If growing up, you remember that during the Easter weekend we used to have the Safari Rally, then I can safely say you and I can be friends. You see, that would probably mean that we are also age-mates or something! I still fondly recall those days when Easter would be looming and there would be a lot of excitement because of the Safari Rally.
No, not because the family would be participating but because we would all be geared up to go and spectate the event at various stages. It was our way of planning a mini-recreational holiday over the long weekend. I remember I used to turn to the sports pages of the newspapers and meticulously cut out route maps, lists of drivers in various categories, photographs of drivers and crew and stick them in my scrapbook.
Rallying has always been an integral part of my life simply because the whole family has always been into it. I have uncles who have rallied, brothers who are currently rallying and the next generation, our kids, all set to rally as well as soon as they get legal permission. To hear the roar of a rally car being serviced at home, orders being shouted above the revving, tools of the trade lying all over the place and greasy hands and clothes have never been a big deal for anyone in my family. We often joke we have engine oil instead of blood running through our veins.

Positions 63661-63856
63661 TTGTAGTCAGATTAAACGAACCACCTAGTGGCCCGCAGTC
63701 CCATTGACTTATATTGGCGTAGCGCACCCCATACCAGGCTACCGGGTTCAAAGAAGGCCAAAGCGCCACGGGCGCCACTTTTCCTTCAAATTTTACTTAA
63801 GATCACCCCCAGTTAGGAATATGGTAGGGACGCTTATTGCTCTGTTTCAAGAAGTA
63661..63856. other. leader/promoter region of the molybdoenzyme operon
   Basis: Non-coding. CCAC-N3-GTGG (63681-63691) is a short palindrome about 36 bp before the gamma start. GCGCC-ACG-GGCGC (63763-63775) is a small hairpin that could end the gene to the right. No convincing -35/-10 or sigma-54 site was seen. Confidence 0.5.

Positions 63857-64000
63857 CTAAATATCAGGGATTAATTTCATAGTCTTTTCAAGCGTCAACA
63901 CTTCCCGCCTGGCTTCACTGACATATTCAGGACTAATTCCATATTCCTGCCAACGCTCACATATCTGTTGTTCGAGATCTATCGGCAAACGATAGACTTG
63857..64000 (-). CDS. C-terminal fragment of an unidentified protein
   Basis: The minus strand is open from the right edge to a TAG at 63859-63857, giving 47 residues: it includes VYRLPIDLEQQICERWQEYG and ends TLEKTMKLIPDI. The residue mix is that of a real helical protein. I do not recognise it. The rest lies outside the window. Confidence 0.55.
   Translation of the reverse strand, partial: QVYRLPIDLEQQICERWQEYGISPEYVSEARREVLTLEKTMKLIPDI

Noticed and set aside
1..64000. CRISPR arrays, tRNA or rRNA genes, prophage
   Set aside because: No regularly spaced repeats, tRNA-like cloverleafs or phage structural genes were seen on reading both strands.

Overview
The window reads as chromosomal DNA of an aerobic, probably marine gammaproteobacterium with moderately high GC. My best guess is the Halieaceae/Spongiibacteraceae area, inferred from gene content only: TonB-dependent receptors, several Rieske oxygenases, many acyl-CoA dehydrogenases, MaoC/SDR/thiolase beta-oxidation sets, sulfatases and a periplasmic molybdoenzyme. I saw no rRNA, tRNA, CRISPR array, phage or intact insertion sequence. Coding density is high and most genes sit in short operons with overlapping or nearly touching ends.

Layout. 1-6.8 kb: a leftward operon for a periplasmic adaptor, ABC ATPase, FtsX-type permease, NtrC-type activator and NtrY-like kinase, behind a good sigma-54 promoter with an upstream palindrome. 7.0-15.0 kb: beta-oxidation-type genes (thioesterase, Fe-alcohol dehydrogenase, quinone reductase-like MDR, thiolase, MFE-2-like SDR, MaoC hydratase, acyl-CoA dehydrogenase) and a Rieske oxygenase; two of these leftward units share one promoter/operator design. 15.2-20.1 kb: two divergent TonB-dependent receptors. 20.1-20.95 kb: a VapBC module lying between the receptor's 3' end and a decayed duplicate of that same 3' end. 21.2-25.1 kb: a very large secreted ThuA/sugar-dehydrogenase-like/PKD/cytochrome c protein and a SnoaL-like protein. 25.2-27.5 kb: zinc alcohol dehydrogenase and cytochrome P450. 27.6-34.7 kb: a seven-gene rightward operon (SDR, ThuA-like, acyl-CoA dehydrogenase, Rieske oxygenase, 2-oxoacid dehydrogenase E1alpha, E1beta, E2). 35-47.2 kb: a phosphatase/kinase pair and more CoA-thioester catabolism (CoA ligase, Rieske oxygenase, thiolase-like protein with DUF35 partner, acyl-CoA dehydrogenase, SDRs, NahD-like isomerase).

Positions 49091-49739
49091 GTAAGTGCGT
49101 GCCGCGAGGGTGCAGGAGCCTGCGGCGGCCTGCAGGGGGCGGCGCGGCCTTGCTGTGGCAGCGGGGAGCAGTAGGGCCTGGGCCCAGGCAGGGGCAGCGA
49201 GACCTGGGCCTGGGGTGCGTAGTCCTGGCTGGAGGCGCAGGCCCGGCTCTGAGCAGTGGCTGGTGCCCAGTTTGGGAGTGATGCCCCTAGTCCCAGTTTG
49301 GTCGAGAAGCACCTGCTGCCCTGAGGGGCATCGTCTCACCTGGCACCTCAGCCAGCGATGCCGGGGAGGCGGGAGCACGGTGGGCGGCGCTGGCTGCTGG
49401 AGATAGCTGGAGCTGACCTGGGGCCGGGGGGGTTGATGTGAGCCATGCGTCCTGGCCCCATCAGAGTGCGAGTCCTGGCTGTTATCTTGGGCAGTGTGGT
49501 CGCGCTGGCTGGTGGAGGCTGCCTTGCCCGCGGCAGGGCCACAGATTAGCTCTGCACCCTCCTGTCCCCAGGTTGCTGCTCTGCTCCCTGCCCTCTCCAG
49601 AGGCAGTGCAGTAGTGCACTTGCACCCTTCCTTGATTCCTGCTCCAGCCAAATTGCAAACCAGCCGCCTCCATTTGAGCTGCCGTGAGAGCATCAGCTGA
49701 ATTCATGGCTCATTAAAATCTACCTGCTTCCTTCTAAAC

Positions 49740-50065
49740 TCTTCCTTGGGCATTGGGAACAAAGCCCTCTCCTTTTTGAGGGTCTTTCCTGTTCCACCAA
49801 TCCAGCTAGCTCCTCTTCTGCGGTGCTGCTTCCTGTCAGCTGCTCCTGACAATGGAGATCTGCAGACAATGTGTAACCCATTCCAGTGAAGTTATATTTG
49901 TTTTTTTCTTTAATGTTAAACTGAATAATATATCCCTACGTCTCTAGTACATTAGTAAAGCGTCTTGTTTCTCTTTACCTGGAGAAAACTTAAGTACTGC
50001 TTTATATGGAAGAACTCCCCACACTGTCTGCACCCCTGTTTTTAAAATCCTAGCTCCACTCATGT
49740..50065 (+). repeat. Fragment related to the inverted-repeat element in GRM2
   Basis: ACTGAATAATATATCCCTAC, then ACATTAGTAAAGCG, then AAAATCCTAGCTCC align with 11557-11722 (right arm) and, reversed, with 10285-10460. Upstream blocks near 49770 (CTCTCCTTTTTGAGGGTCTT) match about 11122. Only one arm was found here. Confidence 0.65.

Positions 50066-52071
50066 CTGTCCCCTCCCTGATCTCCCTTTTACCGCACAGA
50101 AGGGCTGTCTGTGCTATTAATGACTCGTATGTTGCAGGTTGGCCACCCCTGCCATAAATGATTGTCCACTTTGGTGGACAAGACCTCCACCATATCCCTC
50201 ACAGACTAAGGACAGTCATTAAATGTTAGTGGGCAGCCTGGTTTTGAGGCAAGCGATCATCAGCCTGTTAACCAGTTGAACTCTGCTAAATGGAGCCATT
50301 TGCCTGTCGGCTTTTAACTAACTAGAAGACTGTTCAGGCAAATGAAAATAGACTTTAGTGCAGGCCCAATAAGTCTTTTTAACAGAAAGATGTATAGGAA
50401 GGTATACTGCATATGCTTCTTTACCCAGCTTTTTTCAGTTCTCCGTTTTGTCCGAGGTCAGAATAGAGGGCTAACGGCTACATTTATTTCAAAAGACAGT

Packing picnics to enjoy while watching the rally were lots of fun. I remember once we packed a jiko, masalas, big sufuria, coal, mwiko and everything else you’d need to make a decent koroga chicken. We got to our designated spot, parked up and started unpacking everything; the portable deck chairs and picnic blankets, the jiko and everything else.
Usually the men folk were designated to do the cooking as they enjoyed chilled beers awaiting the cars to zoom past and there would be a good laugh as each one gave his two bits worth on what ingredient to throw in next. Once the basic masala was done, it was time to throw in the chicken and that’s when everyone realized that the chicken had been left in the fridge.
Ill concealed anger flared up and while a few tried to laugh it off and diffuse the situation, the men folk were pretty annoyed at this outcome. Luckily, and I mean VERY luckily, someone had decided to put in the catering packs of sausages just in case the kids decided they wanted that instead of the koroga chicken and the day was saved. Now when we sit and reminisce about it, we laugh real hard but to date we still don’t know who was designated to take the chicken out of the fridge and put it in the portable cooler box.
Good old days! Sigh... Have a brilliant Easter weekend and please do not drink and drive. It’s really not worth it. Be safe, be courteous and in case you’re going for a picnic, make sure there are at least four people designated to pack the chicken!